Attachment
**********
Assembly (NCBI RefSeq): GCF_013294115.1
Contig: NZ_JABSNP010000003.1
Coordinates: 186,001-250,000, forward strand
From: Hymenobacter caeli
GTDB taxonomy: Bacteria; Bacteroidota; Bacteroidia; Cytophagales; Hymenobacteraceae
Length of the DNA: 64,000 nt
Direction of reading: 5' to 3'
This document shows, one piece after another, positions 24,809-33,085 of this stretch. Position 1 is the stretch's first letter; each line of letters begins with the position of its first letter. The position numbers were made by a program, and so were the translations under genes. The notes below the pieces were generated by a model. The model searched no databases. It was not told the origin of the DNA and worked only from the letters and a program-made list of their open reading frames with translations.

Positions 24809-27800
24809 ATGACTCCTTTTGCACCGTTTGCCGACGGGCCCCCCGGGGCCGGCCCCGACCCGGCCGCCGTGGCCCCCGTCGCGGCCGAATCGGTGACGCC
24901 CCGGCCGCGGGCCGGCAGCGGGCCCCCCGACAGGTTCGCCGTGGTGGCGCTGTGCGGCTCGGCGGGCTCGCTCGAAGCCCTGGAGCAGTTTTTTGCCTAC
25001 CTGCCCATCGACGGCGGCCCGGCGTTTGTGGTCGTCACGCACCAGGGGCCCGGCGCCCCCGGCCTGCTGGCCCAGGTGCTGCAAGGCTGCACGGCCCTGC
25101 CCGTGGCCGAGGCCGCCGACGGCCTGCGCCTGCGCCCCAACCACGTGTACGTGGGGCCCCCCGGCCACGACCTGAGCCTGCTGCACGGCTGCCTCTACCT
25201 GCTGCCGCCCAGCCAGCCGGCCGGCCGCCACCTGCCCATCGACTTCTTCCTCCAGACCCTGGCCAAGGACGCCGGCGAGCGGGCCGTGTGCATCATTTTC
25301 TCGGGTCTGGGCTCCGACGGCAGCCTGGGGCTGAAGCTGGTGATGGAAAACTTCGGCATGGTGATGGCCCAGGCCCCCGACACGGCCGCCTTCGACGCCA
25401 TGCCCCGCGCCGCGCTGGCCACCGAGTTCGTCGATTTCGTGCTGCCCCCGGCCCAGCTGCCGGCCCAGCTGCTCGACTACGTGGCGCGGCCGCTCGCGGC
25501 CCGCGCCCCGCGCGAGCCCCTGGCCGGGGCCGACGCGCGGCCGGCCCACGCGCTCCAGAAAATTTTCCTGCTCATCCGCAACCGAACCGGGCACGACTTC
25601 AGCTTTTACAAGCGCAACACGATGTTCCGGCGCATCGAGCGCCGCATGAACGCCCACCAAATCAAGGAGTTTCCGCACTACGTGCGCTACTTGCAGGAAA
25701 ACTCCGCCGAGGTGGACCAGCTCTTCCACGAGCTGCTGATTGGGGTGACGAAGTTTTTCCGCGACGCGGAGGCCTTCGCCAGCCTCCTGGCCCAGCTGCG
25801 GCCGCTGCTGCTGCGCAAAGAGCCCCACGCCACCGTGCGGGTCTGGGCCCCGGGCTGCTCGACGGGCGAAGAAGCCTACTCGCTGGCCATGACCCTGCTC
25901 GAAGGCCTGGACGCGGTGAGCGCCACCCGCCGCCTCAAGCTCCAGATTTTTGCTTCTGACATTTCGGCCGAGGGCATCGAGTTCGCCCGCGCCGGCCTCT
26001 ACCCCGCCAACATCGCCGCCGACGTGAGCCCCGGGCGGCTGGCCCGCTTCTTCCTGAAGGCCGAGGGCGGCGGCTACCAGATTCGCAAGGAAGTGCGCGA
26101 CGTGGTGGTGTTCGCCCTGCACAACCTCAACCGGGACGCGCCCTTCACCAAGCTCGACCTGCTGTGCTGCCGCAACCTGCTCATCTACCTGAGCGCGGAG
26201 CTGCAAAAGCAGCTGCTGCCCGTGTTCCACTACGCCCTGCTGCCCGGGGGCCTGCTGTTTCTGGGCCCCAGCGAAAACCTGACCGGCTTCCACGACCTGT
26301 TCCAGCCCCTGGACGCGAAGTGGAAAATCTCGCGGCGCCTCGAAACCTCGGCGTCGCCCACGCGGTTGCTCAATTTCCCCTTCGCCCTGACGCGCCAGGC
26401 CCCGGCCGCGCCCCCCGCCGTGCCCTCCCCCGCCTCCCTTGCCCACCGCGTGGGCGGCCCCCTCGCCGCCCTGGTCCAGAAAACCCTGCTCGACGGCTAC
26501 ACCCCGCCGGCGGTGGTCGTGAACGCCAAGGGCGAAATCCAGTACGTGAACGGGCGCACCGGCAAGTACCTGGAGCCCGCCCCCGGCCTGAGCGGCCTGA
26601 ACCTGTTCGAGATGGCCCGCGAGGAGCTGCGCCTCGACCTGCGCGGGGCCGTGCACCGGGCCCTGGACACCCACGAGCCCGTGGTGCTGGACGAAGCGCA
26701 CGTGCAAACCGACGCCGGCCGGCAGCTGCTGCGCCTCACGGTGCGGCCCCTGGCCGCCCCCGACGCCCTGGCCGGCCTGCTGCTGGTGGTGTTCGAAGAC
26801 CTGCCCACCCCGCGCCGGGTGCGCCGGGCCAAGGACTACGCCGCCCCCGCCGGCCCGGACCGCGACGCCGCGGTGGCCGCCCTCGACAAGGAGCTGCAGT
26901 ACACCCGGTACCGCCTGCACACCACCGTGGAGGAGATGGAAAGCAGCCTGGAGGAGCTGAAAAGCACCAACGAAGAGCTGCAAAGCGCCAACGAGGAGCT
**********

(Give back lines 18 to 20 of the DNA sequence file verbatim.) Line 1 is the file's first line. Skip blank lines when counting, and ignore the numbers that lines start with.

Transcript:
25601 AGCTTTTACAAGCGCAACACGATGTTCCGGCGCATCGAGCGCCGCATGAACGCCCACCAAATCAAGGAGTTTCCGCACTACGTGCGCTACTTGCAGGAAA
25701 ACTCCGCCGAGGTGGACCAGCTCTTCCACGAGCTGCTGATTGGGGTGACGAAGTTTTTCCGCGACGCGGAGGCCTTCGCCAGCCTCCTGGCCCAGCTGCG
25801 GCCGCTGCTGCTGCGCAAAGAGCCCCACGCCACCGTGCGGGTCTGGGCCCCGGGCTGCTCGACGGGCGAAGAAGCCTACTCGCTGGCCATGACCCTGCTC